For Immediate Release: January 17, 2008
Contact: Matt Braud (202) 482-3809
Competitiveness Report Reveals Economic Benefits of Cellulosic Ethanol
WASHINGTON –The U.S. Commerce Department’s Bureau of Manufacturing and Services recently issued a report titled, Energy in 2020: Assessing the Economic Effects of Commercialization of Cellulosic Ethanol. The report examines the positive effect on the U.S. economy if cellulosic ethanol becomes commercially viable.
“This report underscores the importance of making cellulosic ethanol commercially viable. Once available, consumers, our economy, and the environment would benefit from this viable alternative energy source,” said Manufacturing and Services Assistant Secretary William G. Sutton. “Increased production would strengthen the competitiveness of many U.S. industries while reducing the imports and cost of crude oil.”
President Bush recently signed the Energy Independence and Security Act of 2007 calling for a sixfold increase in the use of ethanol, which can be substituted for gasoline. Unlike corn-based ethanol, cellulosic ethanol is manufactured from materials in biomass, such as crop and forestry residues, energy crops, and wood waste. Consequently, it has negligible impacts on the price of food, and does not emit as much greenhouse gas.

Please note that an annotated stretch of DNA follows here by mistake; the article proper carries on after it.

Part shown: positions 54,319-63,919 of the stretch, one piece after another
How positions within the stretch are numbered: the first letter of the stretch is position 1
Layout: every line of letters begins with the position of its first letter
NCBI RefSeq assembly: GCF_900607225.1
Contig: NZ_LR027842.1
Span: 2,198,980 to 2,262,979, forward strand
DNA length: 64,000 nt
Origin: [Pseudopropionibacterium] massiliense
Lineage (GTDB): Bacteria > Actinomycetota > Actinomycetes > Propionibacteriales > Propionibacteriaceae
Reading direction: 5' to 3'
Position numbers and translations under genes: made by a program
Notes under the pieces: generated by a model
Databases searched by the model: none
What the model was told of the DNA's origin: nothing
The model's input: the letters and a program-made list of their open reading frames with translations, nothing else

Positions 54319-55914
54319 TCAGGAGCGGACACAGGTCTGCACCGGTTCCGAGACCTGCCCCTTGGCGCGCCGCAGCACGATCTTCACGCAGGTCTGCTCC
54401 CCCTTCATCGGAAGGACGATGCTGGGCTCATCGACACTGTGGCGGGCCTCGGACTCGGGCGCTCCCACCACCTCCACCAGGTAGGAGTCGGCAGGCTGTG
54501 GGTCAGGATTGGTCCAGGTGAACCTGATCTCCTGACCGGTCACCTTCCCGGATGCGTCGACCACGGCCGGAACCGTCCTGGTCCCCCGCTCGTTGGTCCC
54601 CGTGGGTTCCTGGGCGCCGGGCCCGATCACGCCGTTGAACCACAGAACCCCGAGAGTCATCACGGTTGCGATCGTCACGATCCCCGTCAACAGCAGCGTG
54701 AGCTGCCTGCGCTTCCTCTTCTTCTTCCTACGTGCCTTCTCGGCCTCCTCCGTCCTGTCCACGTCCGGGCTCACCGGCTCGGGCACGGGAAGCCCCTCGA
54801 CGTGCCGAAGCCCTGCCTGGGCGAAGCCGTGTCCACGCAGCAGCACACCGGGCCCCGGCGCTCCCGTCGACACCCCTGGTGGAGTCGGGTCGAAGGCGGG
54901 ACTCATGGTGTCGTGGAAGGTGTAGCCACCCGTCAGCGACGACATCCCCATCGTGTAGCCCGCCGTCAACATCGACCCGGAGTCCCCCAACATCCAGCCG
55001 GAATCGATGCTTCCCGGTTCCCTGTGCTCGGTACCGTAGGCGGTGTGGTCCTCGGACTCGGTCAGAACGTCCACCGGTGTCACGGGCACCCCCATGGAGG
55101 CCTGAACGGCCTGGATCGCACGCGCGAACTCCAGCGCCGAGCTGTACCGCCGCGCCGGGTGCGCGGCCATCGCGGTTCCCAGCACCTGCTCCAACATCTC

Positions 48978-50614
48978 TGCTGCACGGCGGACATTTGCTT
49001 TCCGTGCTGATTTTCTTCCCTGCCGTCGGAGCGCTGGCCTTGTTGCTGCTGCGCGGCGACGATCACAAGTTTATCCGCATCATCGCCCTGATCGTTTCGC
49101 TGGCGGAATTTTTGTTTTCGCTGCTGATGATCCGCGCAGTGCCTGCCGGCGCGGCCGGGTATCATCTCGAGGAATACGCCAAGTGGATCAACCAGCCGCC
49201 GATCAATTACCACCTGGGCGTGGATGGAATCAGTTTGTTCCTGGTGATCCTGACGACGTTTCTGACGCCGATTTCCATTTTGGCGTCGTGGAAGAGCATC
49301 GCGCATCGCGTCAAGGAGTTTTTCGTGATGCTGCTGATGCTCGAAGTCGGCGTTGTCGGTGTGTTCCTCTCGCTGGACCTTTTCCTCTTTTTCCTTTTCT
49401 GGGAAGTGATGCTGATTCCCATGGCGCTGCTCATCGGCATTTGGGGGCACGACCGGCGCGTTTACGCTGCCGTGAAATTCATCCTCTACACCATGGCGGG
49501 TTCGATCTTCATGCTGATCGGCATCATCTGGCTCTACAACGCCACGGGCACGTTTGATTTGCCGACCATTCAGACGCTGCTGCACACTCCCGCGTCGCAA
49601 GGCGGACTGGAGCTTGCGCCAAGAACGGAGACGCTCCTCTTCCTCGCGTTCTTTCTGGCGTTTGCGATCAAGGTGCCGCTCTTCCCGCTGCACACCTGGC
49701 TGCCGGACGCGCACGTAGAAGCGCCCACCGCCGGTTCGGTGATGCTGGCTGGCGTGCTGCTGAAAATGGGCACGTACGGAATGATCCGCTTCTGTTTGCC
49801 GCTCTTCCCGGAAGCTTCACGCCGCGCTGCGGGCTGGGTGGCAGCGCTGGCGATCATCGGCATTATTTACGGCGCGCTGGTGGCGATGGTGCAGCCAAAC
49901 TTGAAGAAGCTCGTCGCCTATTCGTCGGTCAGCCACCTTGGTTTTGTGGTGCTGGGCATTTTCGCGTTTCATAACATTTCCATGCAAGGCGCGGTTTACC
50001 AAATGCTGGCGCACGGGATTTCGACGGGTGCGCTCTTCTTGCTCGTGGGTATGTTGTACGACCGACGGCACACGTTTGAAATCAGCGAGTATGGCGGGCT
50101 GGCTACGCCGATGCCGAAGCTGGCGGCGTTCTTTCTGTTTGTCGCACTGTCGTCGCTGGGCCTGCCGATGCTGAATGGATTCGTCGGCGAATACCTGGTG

Some of the key findings indicate that crop producing industries and their suppliers would benefit; annual benefits for U.S. consumers would total $12.6 billion if cellulosic ethanol production increased; U.S. crude oil imports would be 4.1 percent lower if 20 billion gallons of cellulosic ethanol were produced in 2020, which is about 460,000 barrels per day or approximately 40 percent of current crude oil imports from Venezuela; the worldwide price of oil and the domestic U.S. fuel price would be 1.2 percent and 2.0 percent, respectively, lower than projected.
To review the report, Energy in 2020: Assessing the Economic Effects of Commercialization of Cellulosic Ethanol visit https://www.trade.gov or http://www.manufacturing.gov.
Manufacturing and Services (MAS) enhances the competitiveness of U.S. industries by helping create a positive business environment that promotes economic growth domestically and internationally. MAS’s industry experts and analysts ensure that policies, regulations, and laws are passed with an eye towards competitiveness of the U.S. manufacturing and service sectors. To strengthen competitiveness abroad, MAS represents U.S. industries in trade negotiations, shaping trade policy and helping industry gain access to foreign markets.
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